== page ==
Matties: It goes beyond tribal knowledge; you need empirical data to manage your business that way.

Irfan: Right. And let’s say within design iterations, there are certain blocks you use. Most of the time, there is common known knowledge about each type of approach that has pros and cons. If you start to formalize that and you have a way to collect that data, then you can aggregate and have more intelligent decision-making. Instead of somebody looking at it and maybe missing a few use cases, a company that has an organized mechanism for collecting all of that data and drawing a use case will benefit.

Matties: You can avoid a lot of trouble before you find them. Can you share your annual revenues?

Irfan: We do not disclose our revenue. We have a solid foundation, good infrastructure, a strong team, and the best employee retention, and we keep reinvesting back in the business. We’re now looking at our strategy on how to grow to the next level and figuring what the right strategy is, but we don’t want to grow it for the sake of growth; we want to pick the right type of customers. One thing that helped us do well in our business was knowing who we don’t want to be, and not saying yes to all types of business.

Matties: What is the reason for your growth?

Irfan: Finding the right type of customer and sustaining that type of business model.

Matties: When you say the right customer, you mean you’re seeking to grow your revenue with more profit because it’s the right customer. To what degree?

Irfan: We believe that with 20–25% growth, we can maintain the quality of what we already offer the customer in this footprint.

Matties: By optimizing the systems you currently have with AI?

Irfan: We currently have extra capacity that we have already developed because we don’t want to be looking for extra resources when we already have booked the business where it’s a little too late. We already planned the capacity and have already incorporated that into our business model. We have the resources now, and we’re only running one shift for us to grow into the second shift as a natural extension to fill that growth. So, we’re in a good position to handle that growth. We can grow our business and double our revenue in this footprint.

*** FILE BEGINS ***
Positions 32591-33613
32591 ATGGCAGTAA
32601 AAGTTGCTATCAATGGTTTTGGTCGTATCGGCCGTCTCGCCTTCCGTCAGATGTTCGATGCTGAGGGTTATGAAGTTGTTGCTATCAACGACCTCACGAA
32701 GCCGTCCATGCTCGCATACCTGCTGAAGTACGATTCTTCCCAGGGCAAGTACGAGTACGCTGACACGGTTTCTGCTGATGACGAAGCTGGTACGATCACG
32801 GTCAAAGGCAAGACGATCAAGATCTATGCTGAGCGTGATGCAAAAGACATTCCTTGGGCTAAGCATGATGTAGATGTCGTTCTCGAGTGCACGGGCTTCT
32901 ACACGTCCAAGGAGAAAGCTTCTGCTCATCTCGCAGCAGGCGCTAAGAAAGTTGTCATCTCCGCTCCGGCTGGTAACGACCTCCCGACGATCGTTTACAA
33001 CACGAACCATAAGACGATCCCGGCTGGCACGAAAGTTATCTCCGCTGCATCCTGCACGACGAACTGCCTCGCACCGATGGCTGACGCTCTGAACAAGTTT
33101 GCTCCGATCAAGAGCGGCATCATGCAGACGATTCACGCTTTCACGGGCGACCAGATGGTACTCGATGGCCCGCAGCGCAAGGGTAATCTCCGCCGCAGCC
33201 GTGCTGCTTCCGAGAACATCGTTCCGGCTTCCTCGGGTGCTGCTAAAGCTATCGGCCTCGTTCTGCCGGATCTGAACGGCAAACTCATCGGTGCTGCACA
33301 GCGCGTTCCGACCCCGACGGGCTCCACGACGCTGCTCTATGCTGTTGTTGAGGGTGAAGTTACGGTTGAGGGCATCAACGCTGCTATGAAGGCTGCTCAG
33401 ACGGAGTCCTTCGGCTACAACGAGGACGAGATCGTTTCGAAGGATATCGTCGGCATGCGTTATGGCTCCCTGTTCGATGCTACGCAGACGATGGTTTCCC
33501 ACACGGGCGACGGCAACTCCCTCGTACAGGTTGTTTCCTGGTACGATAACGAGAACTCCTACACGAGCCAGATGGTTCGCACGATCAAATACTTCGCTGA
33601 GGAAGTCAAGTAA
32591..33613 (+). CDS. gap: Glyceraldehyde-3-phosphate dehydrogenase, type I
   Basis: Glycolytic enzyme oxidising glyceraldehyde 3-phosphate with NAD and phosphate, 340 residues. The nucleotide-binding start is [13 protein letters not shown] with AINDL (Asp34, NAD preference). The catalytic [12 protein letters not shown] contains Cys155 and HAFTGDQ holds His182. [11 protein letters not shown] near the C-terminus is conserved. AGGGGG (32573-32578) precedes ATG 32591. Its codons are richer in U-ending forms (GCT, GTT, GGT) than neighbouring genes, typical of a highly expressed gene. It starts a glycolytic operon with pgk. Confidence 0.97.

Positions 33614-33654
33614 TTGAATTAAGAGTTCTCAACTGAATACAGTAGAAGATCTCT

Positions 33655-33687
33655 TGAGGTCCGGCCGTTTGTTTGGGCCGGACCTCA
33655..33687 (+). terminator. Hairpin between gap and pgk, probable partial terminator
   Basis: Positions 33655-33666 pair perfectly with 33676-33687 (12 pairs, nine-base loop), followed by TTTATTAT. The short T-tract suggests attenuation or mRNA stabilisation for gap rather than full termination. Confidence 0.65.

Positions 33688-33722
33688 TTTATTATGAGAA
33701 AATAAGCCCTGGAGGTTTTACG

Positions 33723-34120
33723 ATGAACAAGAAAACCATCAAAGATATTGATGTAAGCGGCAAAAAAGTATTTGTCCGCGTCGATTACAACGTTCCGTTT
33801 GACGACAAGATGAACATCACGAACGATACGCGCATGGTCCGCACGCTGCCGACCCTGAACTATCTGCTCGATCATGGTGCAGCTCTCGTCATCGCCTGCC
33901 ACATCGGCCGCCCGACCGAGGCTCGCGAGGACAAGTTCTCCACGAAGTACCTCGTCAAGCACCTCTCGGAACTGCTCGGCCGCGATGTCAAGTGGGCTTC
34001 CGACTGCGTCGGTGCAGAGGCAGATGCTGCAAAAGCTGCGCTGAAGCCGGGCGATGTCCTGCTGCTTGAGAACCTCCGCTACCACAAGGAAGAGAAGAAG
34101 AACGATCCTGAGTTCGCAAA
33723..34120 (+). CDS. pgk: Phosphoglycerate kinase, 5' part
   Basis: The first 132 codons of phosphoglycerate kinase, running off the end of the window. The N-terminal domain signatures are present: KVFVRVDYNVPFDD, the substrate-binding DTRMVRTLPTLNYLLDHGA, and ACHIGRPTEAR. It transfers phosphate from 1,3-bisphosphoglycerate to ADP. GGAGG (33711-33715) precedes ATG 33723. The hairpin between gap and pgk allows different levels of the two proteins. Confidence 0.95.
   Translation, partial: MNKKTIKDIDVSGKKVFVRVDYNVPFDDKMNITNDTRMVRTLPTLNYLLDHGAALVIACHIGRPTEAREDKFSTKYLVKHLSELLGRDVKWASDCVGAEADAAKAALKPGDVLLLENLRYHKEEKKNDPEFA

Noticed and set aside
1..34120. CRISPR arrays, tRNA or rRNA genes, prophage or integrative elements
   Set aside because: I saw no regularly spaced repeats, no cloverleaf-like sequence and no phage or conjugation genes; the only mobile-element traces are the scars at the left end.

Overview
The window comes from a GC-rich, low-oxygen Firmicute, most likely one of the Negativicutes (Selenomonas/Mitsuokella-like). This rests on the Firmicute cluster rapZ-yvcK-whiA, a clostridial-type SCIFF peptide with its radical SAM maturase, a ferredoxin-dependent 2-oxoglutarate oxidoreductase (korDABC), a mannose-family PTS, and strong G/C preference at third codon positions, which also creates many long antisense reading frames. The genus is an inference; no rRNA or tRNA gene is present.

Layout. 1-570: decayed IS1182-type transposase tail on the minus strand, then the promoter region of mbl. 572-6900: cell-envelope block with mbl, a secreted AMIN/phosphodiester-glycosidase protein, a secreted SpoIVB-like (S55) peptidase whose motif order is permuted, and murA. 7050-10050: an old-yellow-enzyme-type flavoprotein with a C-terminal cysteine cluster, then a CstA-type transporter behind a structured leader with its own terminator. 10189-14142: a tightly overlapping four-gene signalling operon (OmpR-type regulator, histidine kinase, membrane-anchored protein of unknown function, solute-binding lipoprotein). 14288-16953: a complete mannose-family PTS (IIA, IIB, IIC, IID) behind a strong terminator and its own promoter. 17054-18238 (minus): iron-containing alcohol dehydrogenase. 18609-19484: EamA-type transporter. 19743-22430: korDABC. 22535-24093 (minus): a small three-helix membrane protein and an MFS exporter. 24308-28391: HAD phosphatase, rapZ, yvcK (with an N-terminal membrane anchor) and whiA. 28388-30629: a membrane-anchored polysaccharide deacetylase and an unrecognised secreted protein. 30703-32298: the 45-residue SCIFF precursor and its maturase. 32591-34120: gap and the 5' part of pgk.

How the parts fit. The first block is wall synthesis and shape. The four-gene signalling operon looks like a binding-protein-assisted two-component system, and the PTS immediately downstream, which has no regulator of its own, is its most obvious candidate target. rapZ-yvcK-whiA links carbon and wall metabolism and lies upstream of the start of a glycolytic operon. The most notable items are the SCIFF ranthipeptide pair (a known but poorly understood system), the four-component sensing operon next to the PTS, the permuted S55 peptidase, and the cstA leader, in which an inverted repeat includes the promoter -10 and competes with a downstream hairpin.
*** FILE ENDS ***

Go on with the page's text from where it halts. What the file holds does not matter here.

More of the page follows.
Matties: And the market is in a great position to take advantage of that.

Irfan: Exactly.

Matties: It doesn’t sound like your customer base is market-specific; it’s more based on characteristics.

Irfan: Yes, and the type of engagement. Whenever there is an FPGA involved, that’s a great project because if they want us to develop the FPGA code for them, they usually start us at $500,000 and up. Usually, it ends up being $1–1.5 million for FPGA code. Then, the hardware is around $200,000–300,000, and another a $100,000–200,000 of NPI spend. It adds up to a $1–2-million project.

We use words like AI and IoT to identify the market, but generally, we’re a services company. Between big tech and all of these accounts, we touch all of these technologies. It tends to be large companies with well-defined deliverables from us, and startups who need a card or a system, but they don’t want to touch it; they want to work on their secret sauce (the software), so those are great customers for us. All of the chip companies needing bring-up boards, validation boards, and silicon reference design boards are a great fit.

We have years of experience designing, manufacturing, and managing EvaluationKIT business. We also become a natural extension for them in supporting semiconductor customers to productize the reference designs to a specific application and form factor, which is of tremendous value.

Matties: How many people do you have here?

Irfan: Just over 100 in this facility.

Matties: Is this your only North American facility?

Irfan: Yes. We also have a production facility in Malaysia.

Matties: Is it high-volume?

Irfan: Yes, but again, it’s not super high volume; it’s low- to early-mid-volumes. It’s also good for startups to know they can start here, get to some cost reduction, and go to a Tier 1 CM when they are ready.

Matties: And design a product that will fit into that manufacturing because oftentimes, people design a product that has to be re-engineered.

Irfan: Exactly. We’re very cognizant of that fact.

Matties: How many jobs a week or a month are you running through here?

Irfan: Usually, we have around 50–60, but sometimes up to 100.

Matties: That’s a lot to manage.